That kind of energy is so seductive, rather like chocolate. And too much of a good thing is just that. If meditation has taught me anything, it has taught me the power of pause.

I could exhaust myself with energy and at the end of six days, be in worse shape than when I started. Just a mere sliver of light that moment but it seemed a beacon.

That is how mindfulness rolls, a singular sweep of the scene, weaving one moment into another. An undulating tapestry. A web without a weaver.

Safe for Anyone?

Why not be content with a slice of life? Why is a moment not a sufficient feast?

Experience has taught me the moment is all I have, and it is more than enough. Yet, my ego remains suspicious. It believes there is more.

Byron Katie said, “when you want nothing from anyone else, you’re safe for anyone to be with, including yourself.”

Michael A Singer wrote that when we understand the world is merely something of which to be aware, then “the world will let us be who we are.”

In other words, go groundless, as Pema Chödrön calls it. Trust in myself and get comfortable with “getting tossed around with right and wrong.” Sit down in the “seat of self” (Singer).

I do manage to do that, from time to time, and when I do, my view of the world is completely changed. Whether in or out of the meditative state, in these moments I am who I am, and the world responds in kind.

It’s not pure, this awareness, just an evenness of mind. The banquet laid before me is more than I could ever imagine. This state stays until I try to hold onto it. The mere attempt at attachment and it evaporates.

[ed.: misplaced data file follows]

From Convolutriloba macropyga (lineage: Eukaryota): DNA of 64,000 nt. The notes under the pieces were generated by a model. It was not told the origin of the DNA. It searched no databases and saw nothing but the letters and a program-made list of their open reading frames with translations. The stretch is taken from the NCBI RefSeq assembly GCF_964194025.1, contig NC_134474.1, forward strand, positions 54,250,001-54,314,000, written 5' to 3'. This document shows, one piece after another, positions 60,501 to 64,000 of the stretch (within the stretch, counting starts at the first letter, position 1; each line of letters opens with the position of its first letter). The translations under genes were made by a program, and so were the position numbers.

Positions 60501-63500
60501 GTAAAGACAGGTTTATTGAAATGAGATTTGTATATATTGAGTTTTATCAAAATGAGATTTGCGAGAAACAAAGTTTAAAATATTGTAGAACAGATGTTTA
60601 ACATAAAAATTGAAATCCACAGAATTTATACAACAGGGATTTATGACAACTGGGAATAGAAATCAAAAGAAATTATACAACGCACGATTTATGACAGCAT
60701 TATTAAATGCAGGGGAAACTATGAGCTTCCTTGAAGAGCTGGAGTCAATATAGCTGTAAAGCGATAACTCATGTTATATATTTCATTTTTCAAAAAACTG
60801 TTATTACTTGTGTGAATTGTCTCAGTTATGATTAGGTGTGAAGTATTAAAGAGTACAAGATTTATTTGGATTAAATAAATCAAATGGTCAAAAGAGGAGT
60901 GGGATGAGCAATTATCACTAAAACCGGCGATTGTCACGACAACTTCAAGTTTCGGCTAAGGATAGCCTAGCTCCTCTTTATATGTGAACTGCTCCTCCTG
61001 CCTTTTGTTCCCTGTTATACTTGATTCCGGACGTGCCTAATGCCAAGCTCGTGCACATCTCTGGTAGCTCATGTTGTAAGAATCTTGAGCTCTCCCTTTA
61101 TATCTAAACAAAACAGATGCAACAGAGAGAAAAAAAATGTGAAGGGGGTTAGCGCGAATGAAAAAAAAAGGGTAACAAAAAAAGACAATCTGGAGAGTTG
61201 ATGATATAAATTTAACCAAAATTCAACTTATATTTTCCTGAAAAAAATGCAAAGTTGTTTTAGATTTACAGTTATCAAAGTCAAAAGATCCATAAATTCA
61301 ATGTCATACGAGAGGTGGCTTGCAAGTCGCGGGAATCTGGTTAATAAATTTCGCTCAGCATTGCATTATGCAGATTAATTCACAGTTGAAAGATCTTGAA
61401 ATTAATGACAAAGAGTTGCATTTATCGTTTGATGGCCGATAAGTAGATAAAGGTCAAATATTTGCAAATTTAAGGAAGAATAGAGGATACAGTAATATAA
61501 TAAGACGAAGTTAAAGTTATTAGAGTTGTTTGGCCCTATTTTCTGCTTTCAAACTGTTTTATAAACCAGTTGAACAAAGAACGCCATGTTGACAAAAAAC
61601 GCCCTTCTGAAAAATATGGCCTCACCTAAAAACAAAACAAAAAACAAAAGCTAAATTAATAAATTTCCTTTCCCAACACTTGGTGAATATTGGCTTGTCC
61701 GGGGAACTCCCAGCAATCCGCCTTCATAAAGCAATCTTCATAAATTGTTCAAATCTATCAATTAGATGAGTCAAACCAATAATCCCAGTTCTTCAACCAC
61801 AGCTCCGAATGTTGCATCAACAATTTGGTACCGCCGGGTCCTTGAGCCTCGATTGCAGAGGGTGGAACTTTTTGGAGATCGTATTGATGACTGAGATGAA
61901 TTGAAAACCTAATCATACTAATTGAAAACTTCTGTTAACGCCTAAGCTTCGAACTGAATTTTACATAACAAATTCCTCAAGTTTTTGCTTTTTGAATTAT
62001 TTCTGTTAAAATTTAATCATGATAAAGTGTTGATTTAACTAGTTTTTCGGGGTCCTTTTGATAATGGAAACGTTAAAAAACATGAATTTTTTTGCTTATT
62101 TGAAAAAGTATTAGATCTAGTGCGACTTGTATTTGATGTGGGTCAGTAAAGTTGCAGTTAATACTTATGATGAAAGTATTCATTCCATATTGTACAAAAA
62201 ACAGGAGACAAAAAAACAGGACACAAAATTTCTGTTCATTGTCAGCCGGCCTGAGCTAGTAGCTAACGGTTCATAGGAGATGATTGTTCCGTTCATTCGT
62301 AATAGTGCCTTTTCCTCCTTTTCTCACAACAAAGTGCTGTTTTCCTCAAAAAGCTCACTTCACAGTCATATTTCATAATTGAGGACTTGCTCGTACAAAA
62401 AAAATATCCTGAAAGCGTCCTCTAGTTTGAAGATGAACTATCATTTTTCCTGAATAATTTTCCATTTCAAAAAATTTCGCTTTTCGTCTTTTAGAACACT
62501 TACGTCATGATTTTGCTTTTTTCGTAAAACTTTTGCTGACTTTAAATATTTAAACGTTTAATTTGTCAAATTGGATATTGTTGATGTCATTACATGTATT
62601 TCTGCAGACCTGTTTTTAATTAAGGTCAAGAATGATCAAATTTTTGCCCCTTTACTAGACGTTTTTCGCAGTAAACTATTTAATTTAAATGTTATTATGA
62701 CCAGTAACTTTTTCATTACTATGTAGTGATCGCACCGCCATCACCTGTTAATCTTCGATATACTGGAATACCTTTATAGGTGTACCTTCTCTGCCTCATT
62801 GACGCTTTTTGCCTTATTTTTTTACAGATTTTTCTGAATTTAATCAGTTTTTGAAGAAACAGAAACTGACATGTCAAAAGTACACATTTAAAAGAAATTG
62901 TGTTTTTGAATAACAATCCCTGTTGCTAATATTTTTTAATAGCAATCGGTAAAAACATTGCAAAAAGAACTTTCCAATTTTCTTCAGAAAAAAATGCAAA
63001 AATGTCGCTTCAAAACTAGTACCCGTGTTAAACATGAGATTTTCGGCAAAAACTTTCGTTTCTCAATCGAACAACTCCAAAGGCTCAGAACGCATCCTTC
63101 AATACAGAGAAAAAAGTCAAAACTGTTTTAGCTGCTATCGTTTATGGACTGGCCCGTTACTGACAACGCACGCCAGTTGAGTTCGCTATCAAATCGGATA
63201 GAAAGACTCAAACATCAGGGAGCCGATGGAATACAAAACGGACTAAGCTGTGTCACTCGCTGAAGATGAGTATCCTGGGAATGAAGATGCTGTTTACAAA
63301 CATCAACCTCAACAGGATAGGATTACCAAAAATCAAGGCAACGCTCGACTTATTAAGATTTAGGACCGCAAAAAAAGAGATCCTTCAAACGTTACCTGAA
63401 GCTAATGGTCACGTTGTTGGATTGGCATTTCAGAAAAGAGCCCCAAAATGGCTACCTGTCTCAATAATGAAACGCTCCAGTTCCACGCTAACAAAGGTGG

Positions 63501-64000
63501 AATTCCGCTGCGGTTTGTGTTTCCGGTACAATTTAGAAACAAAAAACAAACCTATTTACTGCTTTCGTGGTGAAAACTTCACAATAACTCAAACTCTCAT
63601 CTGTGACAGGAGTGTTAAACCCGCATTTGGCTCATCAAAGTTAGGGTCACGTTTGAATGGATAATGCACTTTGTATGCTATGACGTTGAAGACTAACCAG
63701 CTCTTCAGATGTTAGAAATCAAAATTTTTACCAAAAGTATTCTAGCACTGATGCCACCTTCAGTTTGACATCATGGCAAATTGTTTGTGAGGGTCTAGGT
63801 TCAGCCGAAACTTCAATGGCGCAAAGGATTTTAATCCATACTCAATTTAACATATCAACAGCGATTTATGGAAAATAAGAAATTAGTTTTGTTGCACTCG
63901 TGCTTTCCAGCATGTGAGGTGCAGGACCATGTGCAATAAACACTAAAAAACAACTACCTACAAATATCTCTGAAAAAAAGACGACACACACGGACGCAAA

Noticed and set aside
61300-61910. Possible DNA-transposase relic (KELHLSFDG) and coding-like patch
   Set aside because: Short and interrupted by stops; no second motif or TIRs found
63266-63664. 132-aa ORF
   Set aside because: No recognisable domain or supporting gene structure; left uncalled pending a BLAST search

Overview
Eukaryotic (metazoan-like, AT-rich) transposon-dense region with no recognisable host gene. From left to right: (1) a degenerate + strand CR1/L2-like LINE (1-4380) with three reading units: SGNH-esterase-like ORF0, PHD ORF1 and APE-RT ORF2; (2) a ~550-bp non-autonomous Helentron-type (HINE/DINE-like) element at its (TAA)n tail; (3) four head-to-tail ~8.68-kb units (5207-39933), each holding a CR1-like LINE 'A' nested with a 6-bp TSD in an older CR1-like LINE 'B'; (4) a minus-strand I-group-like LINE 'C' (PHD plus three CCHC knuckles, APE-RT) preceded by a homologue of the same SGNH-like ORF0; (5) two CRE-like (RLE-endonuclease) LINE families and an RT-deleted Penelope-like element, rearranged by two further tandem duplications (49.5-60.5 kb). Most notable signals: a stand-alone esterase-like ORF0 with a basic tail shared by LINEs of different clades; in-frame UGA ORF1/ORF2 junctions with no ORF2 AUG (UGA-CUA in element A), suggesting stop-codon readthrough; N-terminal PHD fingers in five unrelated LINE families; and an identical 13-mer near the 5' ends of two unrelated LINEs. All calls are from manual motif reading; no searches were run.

My mind returns to ping-pong between the future and past regarding this and that. It whirs, images blur. What was clear and calm is chaos. And I begin to want, again.

Trusting in groundlessness seems impossible, yet how can I not?

Experience has taught me there is a point of balance in each day, no matter how pervasive the impossible. It is mine to find the fulcrum and respond with adjustments.

I have a greater appreciation of the unique, accepting that no day ever repeats. I’m grateful for that. Somehow, it lessens my fear that I am not enough.

With that confidence, I sit in the seat of self and open my laptop to Facebook for uniqueness in both the moment and in human beings.

We are born to difference, related to the stars by dust.

Some of the best Facebook threads are missed by those who comment without regard for reading. Often, that’s a source of irritation, resulting in much asserting of who is lacking. Soon, the original context is completely lost. So many are found wanting, and some demand it.

Social media context is easily misread yet what better opportunity to practice awareness, to get comfortable with “tossing around right and wrong.” It seems impossible, increasingly.

Sometimes, silence is the point of balance in my social media moments. The seat of self offers observation– allowing me to read—to listen hard for the tone. Selecting an emoji signals that I heard.